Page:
What are the 7 Main Groups of Dogs? Part II

7 main groups of dogs

Last time we looked at some smaller and less active dogs. Little guys like pugs who aren't known for their cardio nor breath control. And that's not even including the non-sporting dogs who are quite literally not intended for sport. So while all dogs are active, those last types were not meant to be outside all day.

But now we look at the most active dogs in town! These guys have pretty heft exercise requirements because of their robust cardio abilities. They range from huntsman to sheepherders, and these guys are super fun to watch in action. 

Let's get into it.


Herding dogs are exactly what they sound like. They are your go-to herders! Probably doesn't sound as helpful nowadays, but they still serve an essential role! Cattle can get stubborn and aggressive, and herding dogs like Border Collies can stand firm even when cattle use their big white horns to be threatening or aggressive.

Sometimes herding dogs can even be found trying to herd people. They just love to do what they do best. 

If you decide to get a herding dog, make sure your doggy has a lot of room to move around. They are built to roam for miles. And if they start herding you, maybe play along. They're just doing their job!


Sporting Dogs

Don't mistake these dogs as huntsmen only. They are also some of the baddest swimmers in the business.

Sporting dogs are also what their name bears: sporters! They like to sport. They aren't just huntsmen but great swimmers and, in most cases, great runners. They love to get active. While they might not be the number one cross country runners like some herding dogs could be, sporting dogs will show some athletic traits. 

Some sporting dogs can swim with the best of them, and Retrievers are just one example of eager swimmers. You're Golden Retriever may not be going after the nearest duck but they were bred for hunting waterfowl. But don't be surprised to see some videos of Golden Retrievers returning happily with a live duck in its mouth as a gift to their distressed owners.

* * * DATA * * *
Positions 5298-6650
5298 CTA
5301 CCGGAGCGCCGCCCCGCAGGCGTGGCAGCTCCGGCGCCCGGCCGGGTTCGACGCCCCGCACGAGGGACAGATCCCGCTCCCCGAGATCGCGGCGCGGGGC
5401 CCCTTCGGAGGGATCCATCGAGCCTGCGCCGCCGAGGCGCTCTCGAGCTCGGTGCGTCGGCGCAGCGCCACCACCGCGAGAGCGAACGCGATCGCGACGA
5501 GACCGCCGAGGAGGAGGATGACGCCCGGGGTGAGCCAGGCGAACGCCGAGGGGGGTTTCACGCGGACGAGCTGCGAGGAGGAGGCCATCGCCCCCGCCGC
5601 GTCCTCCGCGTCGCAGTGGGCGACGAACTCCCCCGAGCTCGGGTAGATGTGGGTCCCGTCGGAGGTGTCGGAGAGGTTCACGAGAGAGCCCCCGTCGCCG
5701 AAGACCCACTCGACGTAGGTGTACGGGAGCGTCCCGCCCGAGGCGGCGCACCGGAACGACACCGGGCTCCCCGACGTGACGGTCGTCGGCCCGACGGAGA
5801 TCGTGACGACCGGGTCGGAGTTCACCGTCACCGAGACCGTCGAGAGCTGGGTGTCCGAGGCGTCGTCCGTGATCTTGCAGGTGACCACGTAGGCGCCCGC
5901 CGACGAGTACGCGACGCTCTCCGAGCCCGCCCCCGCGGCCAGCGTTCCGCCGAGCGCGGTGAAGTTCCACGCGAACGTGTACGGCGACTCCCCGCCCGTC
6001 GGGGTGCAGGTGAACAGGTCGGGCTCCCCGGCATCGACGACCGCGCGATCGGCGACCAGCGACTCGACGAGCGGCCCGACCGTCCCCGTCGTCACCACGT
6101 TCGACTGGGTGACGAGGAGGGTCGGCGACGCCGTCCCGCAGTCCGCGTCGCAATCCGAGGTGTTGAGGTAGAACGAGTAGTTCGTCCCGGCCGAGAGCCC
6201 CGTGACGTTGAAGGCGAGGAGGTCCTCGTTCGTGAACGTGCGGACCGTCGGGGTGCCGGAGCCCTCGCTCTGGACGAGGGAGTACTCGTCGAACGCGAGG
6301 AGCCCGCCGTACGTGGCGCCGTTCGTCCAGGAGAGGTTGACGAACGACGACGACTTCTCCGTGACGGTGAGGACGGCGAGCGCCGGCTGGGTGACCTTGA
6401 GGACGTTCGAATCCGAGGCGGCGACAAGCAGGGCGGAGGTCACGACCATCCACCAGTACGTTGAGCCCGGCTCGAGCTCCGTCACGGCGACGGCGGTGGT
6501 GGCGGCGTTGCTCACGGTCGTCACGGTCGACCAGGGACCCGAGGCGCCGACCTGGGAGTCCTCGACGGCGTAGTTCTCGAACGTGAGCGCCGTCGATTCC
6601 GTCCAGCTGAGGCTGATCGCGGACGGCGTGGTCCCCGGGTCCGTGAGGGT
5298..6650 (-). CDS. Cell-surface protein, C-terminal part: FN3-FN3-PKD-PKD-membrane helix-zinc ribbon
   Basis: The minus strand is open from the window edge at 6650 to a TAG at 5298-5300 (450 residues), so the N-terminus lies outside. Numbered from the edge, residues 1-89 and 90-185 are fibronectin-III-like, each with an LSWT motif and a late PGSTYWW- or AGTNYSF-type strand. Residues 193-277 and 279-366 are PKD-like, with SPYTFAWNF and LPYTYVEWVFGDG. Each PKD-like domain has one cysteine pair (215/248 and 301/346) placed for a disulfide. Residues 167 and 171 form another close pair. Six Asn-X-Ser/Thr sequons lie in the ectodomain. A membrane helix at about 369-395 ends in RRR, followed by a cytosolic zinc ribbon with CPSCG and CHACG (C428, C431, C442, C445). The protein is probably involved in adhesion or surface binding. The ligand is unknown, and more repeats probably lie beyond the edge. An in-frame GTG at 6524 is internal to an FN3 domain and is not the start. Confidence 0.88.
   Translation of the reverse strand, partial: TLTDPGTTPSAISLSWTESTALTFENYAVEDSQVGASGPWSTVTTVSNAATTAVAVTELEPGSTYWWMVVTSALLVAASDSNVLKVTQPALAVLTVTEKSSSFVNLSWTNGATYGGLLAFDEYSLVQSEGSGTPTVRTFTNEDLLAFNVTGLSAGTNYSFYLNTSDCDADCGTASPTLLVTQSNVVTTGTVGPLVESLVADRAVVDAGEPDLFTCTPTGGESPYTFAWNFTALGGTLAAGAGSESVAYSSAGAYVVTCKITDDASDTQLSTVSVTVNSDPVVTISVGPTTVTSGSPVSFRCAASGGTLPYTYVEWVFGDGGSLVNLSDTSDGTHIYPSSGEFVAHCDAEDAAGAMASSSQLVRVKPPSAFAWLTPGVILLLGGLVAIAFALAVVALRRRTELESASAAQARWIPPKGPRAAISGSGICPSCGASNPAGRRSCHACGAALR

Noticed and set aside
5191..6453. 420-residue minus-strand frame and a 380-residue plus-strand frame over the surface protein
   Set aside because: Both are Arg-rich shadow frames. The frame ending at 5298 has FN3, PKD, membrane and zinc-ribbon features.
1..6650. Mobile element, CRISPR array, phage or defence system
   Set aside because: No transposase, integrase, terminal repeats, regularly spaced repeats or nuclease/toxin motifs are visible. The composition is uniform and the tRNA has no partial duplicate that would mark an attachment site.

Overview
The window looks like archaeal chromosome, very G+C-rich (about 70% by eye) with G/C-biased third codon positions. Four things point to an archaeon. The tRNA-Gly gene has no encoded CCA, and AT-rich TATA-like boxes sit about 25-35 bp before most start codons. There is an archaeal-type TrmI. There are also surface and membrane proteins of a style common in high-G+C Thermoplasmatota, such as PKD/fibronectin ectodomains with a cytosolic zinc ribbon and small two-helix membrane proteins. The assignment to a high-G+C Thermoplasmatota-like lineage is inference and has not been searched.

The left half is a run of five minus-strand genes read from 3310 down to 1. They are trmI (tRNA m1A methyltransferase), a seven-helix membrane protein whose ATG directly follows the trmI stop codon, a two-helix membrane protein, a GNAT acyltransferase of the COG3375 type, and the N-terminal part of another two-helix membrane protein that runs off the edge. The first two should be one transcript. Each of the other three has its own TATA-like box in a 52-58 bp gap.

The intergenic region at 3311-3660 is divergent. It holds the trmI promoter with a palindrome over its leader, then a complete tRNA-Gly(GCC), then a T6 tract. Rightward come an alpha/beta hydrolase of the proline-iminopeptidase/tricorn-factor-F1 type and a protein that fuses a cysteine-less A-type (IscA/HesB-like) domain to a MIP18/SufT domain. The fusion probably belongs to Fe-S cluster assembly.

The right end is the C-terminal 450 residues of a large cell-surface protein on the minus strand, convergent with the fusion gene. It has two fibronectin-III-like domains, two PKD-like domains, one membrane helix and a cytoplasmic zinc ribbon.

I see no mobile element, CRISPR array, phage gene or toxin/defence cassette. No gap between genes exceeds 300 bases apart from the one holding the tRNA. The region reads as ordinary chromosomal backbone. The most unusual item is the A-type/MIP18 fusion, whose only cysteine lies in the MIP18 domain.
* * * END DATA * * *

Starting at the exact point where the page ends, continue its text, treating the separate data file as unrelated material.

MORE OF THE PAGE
Sporting dogs can help on land too! Spaniels were a popular option for chasing down quail. If you're thinking of going on a bird hunt, grab some sporting dogs to chase them down!



Just check out these guys if you think you're a hard worker. These dogs don't just mean business; they are the business. When working dogs are busy, they can be found out saving lives, lugging materials, or sniffing out dangerous matter. Rottweilers are an example of the versatility within the group. They are great guard dogs but also gentle enough to be guide dogs who lead the blind. Another working dog is the famous Siberian Husky. They're the best sled pushers in town and they can carry items across vast amounts of snow.

Working dogs are persistent and loyal.



Some dogs can hunt, but hounds are the hunt. These dogs are bred for finding animals even when they are hard to see. They have fantastic eyesight and killer sniffers. They are second to none in the hunting game, and they will be happy to show you why. You may have seen your dog bolt out of nowhere if you have a hound yourself. Once they find something they want to chase, young hounds are on the case.

And young hounds won't give up on that case either. An untrained and undomesticated hound will chase their prey to the ends of the earth. And different hounds have different primary skillsets. They are categorized into two groups: sight hounds and smell hounds. As you'd imagine by the name, sight hounds can see from far away. Their vision works best in vast open fields, and their eyes are especially good at finding moving prey. Their eyes are uniquely sensitive to movement.

And then there's the scent hound. Basset hounds are an example of this type. You would think with their big ol' ears that they would be primarily sound-based. But those ears actually help them smell because those dangly ears waft up scents to their nose! They are able huntsman in every terrain!



These dogs are the most active around. They'll take a run with you, go hunting, or even stand up to big predators. They'll even help you with your job! 

If you want an active companion who'll be ready for any challenge, look at these dog groups and see what you think. You may even like them for their specific niches. Want a good guard dog when you live deep in the woods? The working group Rottweiler is there to serve!

So, hopefully, you understand your future or current furry friend a little better. These classifications are not exact, but they do help you know what your dog was bred for. Some dogs will be more active than others, even within similar breeds. But overall, these dog groups explain their breeds' purpose and what some typical traits are.

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